To awaken the conscience

Political activism is often an important part of Hispanic small Christian communities, said Fr. Bernard Lee.

“If you’re in Latin America, the majority of people in small Christian communities are people who are very poor,” he said. “If you want to find a power basis for change in Latin America, you have to conscientize the poor.”

— Emilie Lemmons

Marianne del Carmen Diaz

Community service and political action are major activities in Marianne del Carmen Diaz’s small Christian community in El Paso, Texas. Diaz said she was hesitant about getting involved with small Christian communities when she first began. Though Mexican by heritage, she had been born and raised in the United States, where “politics and faith don’t meet.” She lived many years in Mexico with her Mexican husband before they moved back to the United States.

Diaz, 75, has been part of her seven-member community for 17 years, and she was in other groups during the years she lived in Mexico, where small Christian communities are known for working together on neighborhood projects and causes.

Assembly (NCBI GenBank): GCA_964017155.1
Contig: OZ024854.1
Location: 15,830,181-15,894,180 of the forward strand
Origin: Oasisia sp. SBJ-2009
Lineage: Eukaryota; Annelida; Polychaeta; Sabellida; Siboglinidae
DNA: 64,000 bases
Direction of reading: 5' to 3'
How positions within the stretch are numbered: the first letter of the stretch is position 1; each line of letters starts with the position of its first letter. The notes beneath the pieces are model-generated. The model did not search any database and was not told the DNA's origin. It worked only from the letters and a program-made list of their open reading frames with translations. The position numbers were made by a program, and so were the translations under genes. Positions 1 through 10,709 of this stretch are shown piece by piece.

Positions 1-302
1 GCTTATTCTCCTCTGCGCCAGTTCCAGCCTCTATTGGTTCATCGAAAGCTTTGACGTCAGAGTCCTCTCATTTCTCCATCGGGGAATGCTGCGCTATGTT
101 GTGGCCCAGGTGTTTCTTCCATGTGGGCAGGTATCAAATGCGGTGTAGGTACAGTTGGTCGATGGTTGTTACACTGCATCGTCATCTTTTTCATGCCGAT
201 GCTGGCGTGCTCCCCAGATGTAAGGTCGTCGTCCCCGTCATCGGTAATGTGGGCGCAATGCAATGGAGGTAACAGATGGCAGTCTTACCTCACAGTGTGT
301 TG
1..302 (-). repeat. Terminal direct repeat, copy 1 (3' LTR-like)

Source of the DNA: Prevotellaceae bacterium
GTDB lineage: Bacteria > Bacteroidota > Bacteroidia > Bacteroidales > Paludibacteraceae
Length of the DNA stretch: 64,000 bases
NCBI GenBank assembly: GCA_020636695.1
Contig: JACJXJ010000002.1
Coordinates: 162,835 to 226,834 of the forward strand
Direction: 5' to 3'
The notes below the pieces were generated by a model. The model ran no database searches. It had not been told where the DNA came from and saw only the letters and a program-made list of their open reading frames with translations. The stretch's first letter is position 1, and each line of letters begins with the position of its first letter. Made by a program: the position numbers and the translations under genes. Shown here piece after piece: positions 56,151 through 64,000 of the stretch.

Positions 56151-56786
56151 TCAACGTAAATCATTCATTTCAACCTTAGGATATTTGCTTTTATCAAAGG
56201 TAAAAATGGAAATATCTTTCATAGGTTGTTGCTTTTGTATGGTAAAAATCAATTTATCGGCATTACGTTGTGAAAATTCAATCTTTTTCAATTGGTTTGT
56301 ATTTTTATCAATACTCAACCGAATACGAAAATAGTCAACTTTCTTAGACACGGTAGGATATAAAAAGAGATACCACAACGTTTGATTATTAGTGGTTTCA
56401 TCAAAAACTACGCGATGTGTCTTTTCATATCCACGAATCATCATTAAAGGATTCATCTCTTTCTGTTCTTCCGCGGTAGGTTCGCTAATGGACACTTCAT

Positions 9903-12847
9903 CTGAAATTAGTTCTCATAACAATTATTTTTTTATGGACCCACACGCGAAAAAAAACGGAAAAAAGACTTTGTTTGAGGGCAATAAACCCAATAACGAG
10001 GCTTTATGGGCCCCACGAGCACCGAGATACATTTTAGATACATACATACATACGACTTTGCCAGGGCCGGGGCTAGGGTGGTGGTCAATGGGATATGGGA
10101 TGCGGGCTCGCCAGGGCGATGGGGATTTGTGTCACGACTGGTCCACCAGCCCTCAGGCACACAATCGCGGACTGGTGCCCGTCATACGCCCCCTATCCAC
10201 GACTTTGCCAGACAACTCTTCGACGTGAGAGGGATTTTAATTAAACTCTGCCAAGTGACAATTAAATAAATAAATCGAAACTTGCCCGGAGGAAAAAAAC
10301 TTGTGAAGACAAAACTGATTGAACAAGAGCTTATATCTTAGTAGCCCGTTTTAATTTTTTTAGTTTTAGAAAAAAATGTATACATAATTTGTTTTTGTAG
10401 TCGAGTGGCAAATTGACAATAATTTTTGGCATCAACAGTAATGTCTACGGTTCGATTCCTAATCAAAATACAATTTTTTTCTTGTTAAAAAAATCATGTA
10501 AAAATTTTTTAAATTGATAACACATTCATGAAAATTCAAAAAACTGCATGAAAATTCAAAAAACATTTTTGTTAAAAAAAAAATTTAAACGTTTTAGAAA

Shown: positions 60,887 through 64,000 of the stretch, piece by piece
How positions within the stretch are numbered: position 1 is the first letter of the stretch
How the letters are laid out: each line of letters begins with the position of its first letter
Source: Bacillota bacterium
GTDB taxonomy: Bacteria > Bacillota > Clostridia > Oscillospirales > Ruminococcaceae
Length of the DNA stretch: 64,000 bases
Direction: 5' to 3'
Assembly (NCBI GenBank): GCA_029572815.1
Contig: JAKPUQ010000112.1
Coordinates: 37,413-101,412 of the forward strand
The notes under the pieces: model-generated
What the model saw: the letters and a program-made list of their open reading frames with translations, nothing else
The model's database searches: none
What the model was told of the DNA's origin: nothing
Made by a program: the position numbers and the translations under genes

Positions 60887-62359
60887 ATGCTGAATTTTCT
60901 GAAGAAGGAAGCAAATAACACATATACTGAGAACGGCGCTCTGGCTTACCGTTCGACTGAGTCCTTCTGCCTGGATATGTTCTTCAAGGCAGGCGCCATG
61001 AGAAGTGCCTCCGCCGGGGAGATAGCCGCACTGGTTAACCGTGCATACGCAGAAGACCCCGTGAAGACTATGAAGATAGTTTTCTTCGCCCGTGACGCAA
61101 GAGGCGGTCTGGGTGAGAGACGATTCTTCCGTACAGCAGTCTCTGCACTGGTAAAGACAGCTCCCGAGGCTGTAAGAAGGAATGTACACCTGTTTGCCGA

“For example, if a neighborhood needs water, the men will dig the ditch; the others will prepare food,” she said, speaking Spanish through an interpreter.

— Illustration by Julie Lonneman

In her El Paso group, based at San Juan Diego Parish, each meeting includes scripture and faith-sharing, and then they ask the question: Is there a need in the community that the group needs to respond to? And they drum up imaginative ways to help.

Diaz’s level of community outreach has taken the form of political activism. In Mexico, her group once slept on a bridge for three nights during election season as a form of protest. The protest was a way of putting themselves in front of those who needed to cross and thus “getting [citizens] to recognize that they need to wake up and pick the candidates who are going to serve the people and not just themselves,” she explained. Soldiers came, but the group was singing and praying on the bridge, and they weren’t arrested.

“I had to arm myself with courage,” Diaz said. “Just living the Gospel puts you sometimes in conflict with the political realm. Jesus was a revolutionary.”

Emilie Lemmons/Erin Ryan

National Catholic Reporter, September 28, 2007